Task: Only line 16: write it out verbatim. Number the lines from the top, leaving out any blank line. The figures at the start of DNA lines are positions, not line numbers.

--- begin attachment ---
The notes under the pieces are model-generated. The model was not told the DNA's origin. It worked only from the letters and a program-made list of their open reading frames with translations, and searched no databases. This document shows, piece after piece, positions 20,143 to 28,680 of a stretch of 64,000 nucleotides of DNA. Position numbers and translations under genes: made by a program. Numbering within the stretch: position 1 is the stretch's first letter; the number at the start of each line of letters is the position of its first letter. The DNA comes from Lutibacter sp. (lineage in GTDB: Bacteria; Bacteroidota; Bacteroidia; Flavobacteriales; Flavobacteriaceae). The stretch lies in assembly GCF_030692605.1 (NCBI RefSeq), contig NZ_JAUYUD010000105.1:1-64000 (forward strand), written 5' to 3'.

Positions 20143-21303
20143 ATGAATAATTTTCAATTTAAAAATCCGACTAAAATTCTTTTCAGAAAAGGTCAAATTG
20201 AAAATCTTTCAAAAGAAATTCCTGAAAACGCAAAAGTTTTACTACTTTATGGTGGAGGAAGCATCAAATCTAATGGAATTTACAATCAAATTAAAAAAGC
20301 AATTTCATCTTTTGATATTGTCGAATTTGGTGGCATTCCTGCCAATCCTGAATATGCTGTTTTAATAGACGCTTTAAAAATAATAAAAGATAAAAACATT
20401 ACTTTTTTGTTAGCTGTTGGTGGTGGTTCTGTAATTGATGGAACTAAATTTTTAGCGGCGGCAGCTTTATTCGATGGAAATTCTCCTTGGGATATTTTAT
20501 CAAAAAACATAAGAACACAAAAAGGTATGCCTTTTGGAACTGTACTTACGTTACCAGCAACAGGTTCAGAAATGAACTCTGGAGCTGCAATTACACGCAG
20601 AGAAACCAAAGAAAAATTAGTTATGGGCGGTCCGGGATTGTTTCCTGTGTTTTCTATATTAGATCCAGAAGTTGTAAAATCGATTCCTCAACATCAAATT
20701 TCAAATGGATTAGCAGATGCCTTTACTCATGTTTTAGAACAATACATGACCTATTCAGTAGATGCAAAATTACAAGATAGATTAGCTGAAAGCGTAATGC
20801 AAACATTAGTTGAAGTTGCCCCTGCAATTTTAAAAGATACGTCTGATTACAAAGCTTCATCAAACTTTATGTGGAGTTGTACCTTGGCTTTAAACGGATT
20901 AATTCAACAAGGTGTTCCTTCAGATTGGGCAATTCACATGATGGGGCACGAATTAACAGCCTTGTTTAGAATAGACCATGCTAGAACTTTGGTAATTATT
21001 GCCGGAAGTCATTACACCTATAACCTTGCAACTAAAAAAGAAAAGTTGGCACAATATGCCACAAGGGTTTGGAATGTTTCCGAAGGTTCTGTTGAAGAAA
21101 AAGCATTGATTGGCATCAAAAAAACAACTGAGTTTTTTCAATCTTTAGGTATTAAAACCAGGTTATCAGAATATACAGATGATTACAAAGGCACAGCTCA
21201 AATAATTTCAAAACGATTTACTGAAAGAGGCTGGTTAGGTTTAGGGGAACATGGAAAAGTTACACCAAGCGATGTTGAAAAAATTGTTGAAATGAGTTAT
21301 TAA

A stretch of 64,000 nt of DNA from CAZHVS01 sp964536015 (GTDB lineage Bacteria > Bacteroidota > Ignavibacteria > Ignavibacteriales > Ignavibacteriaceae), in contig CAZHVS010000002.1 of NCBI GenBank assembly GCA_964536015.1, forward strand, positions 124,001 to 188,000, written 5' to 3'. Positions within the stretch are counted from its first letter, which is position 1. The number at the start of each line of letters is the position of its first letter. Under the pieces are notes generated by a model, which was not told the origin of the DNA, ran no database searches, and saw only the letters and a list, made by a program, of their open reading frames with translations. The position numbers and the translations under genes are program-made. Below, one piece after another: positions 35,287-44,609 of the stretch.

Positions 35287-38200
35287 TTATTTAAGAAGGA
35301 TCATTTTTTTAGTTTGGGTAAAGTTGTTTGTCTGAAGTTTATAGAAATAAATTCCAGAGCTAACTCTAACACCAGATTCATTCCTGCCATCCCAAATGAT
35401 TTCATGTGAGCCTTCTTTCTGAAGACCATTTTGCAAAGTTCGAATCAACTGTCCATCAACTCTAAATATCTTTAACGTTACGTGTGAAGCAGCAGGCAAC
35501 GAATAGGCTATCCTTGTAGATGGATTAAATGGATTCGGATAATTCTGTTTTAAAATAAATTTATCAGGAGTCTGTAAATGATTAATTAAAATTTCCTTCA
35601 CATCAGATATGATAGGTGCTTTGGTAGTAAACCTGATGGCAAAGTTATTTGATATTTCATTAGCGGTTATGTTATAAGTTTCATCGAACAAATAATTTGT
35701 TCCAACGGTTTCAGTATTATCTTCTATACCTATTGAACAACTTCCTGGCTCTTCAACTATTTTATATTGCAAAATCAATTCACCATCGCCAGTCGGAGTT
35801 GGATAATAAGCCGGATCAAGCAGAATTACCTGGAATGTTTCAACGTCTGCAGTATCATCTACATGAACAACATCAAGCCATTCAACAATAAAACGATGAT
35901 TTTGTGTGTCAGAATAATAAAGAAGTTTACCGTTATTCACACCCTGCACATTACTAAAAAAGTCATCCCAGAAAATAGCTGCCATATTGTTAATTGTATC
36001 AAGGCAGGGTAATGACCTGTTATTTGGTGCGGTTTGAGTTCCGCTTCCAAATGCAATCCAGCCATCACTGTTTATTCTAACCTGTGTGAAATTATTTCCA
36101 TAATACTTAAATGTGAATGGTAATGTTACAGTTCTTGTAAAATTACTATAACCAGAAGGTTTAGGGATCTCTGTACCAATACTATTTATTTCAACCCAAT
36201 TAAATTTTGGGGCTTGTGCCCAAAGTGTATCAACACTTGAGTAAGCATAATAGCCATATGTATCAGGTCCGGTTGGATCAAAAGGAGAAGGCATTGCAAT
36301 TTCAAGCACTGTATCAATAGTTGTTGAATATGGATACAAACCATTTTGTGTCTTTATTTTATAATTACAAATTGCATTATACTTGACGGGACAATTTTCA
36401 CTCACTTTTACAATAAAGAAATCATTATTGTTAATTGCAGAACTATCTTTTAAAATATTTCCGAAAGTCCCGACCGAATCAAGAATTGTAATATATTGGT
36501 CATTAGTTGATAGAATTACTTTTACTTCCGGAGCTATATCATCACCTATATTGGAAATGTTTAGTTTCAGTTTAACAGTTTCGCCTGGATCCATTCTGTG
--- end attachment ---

A stretch of 64,000 nt of DNA from CAZHVS01 sp964536015 (GTDB lineage Bacteria > Bacteroidota > Ignavibacteria > Ignavibacteriales > Ignavibacteriaceae), in contig CAZHVS010000002.1 of NCBI GenBank assembly GCA_964536015.1, forward strand, positions 124,001 to 188,000, written 5' to 3'. Positions within the stretch are counted from its first letter, which is position 1. The number at the start of each line of letters is the position of its first letter. Under the pieces are notes generated by a model, which was not told the origin of the DNA, ran no database searches, and saw only the letters and a list, made by a program, of their open reading frames with translations. The position numbers and the translations under genes are program-made. Below, one piece after another: positions 35,287-44,609 of the stretch.